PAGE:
It is thought to date back to between 43AD and 410AD and after an inquest at County Hall in Maidstone on May 26, it was classified as treasure.
Roger Hatch, the coroner at the inquest, described the item and detailed its “foreskin, shaft and pubes”, before reading a short report from the British Museum.
While the report said it was difficult to pinpoint an exact date the pendant would have been made, it “points to the Roman era”.
Out of the previous 451 phallic objects from Roman Britain recorded, only one other is silver – a dual-sided pendant from the Caerleon bathhouse, also featuring testes.
Throughout the Roman period, the penis was seen as a sign of power and virility so phallic imagery was commonly expressed in artwork.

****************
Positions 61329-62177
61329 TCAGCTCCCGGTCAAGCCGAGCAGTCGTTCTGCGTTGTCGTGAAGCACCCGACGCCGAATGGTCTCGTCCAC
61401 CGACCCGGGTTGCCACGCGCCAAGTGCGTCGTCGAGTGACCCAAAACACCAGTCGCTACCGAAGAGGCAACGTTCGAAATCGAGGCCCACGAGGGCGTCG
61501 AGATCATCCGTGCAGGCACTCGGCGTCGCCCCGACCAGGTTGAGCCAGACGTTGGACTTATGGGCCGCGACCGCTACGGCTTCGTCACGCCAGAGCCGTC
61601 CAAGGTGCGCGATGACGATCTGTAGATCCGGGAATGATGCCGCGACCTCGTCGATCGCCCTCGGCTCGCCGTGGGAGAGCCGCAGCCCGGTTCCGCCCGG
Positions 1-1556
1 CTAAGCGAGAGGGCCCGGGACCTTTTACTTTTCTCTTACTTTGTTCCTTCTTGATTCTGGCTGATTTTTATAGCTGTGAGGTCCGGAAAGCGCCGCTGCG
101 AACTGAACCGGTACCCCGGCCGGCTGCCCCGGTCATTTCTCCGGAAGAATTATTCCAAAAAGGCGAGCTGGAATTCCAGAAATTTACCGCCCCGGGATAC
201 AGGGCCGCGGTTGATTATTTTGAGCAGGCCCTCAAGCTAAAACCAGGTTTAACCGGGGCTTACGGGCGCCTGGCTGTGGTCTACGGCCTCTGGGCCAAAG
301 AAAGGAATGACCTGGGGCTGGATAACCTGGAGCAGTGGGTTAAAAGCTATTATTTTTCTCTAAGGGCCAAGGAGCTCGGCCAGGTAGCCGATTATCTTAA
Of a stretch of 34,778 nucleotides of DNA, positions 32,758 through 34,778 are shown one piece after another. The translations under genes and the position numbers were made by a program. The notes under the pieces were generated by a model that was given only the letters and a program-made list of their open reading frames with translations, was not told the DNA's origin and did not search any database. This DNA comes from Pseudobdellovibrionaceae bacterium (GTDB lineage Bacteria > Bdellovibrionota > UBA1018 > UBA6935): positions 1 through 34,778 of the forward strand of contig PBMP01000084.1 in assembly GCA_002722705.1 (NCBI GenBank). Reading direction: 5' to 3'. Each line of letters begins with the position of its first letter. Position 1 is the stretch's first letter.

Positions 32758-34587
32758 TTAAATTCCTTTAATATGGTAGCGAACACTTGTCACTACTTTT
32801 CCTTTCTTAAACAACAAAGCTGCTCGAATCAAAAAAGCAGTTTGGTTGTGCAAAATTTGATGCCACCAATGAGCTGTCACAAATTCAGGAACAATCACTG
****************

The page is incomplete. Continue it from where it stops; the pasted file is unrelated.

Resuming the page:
Hundreds of phallic objects from the Roman period have been found in Britain, but most are made of copper.
A report into the object stated: "It is likely that this pendant is depicting a flaccid macrophallus, rather than an erect one, with the possibility that, rather than representing the ability to target and defeat the evil eye, a lack of control and an almost barbaric sexuality is suggested."
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